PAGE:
So, I surrendered my preferences and laid down in the bed...it was awful. The pain increased so much and I was miserable. Lest I risk sounding completely negative, there were two good things about the bed: I hadn't laid down in about 12 hours, so even though I was hurting worse, I was able to rest my body a little. And taking on this position caused me to progress.
I'm not sure how long I was on the bed, because I really went outside of my mind at this point. I remember hearing my midwife say "Happy New Year!", which caused me to see a picture in my head of the final scene of 'When Harry Met Sally', when they finally get together at the New Year's party. I thought about people celebrating all over the world and how very, very far removed I was from all my previous New Year's celebrating at that moment.
Contractions--previously slowed by my time in the shower--started coming faster together again, and eventually I had no breaks between them. They all rolled together with only slight dips between the peaks. I couldn't talk, I could only moan. Tim was rubbing my back with heat packs and my mom was rubbing my feet. I would have been lost without them. Having those other sensations gave my brain something else to process besides the pain, which helped so much.
I laid there and thought about an epidural, and how badly I wanted one. I thought about an anesthesiologist coming in and performing the procedure on my back. Maybe I was so outside my mind that I thought it was actually happening. If I had been able to process those thoughts into words, I would have begged for one, but I was so deep inside myself that I couldn't communicate with the people around me. Eventually I heard my mom on the phone, talking with someone at the nurse's station. She was asking for them to send my midwife back to check my progress, because I'd "been having a continuous contraction for the last 25 minutes."
What?! That sounded so bad. My midwife arrived immediately to check me.
"You're at least 7 cm!! You're doing so great, Bethany!"
A chorus of praises rose up from Tim and Mom as well. I didn't hear their words but I remember their joy and pride and encouragement over me. And then I heard the very sound of salvation: running water. Someone was readying the birthing tub! I was going to be allowed off the bed and back into the water! This was my first glimpse of the light of possible release from labor. Laying there with a flurry of activity going on around me, I suddenly felt the need to fold myself over my next contraction and bear down through it.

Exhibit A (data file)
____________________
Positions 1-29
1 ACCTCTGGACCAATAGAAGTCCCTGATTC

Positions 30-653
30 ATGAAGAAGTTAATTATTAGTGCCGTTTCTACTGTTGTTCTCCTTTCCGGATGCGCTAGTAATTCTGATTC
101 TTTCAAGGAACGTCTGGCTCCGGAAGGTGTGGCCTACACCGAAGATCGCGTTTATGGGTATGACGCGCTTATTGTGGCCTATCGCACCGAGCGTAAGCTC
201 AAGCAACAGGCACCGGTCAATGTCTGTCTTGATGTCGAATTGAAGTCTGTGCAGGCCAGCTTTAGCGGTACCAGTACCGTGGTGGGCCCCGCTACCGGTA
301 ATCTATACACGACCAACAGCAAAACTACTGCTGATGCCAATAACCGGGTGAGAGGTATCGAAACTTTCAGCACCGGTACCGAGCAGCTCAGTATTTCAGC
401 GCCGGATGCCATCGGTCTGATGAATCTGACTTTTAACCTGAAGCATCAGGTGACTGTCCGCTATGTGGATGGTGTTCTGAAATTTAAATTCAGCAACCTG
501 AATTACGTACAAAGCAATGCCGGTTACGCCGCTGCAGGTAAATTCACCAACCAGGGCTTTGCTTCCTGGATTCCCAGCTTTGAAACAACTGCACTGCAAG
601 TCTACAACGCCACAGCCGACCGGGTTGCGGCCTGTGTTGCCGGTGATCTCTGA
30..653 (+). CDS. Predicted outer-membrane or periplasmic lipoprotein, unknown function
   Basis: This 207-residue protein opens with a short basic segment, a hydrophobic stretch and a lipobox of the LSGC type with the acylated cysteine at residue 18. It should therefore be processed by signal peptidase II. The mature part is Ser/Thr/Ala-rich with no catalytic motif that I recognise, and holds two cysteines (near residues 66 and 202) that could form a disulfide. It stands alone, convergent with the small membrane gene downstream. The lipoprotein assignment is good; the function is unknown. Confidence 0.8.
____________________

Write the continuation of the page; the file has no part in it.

"that can't be right..." I thought I wouldn't feel an urge to push unless I was a complete 10cm, and I had just been told I was only at 7cm.
I don't remember how I went from not being able to even speak to leaving the bed on my own strength and climbing in the tub. I just got in there somehow, and slowly sank into the water.
The water was hot, way too hot, and it was pure wonder. Everything went still and my body stopped screaming at me as soon as each part was submerged. My mom tested the water and worried out loud to the midwife that it would be dangerously hot for the baby. They asked me if I wanted some cold in there, and I could only reply "I just love it." Everyone snickered and left it alone. My midwife knew it would be a long time before any baby would be in that water.
The doppler heartbeat checks continued to show that the baby was fine. I was so grateful.
After experiencing a few more contractions, I admitted to my midwife that I thought I felt the urge to push but I was afraid to if I was only 7cm. She checked me for the last time and informed us that I was complete and the baby's head was at a -2 station. Such great news! All I had to do was push the baby's head under my pelvic bone and we'd be so close to being done.
So I pushed.
I always fancied that I would be a delicate, silent woman in labor. That was not the case. I was a yeller, and my midwife seemed to love it. With every contraction, I pushed with everything I had and "vocalized" to keep from holding my breath and turning purple.
"Goooooood, Bethany! That's so good!"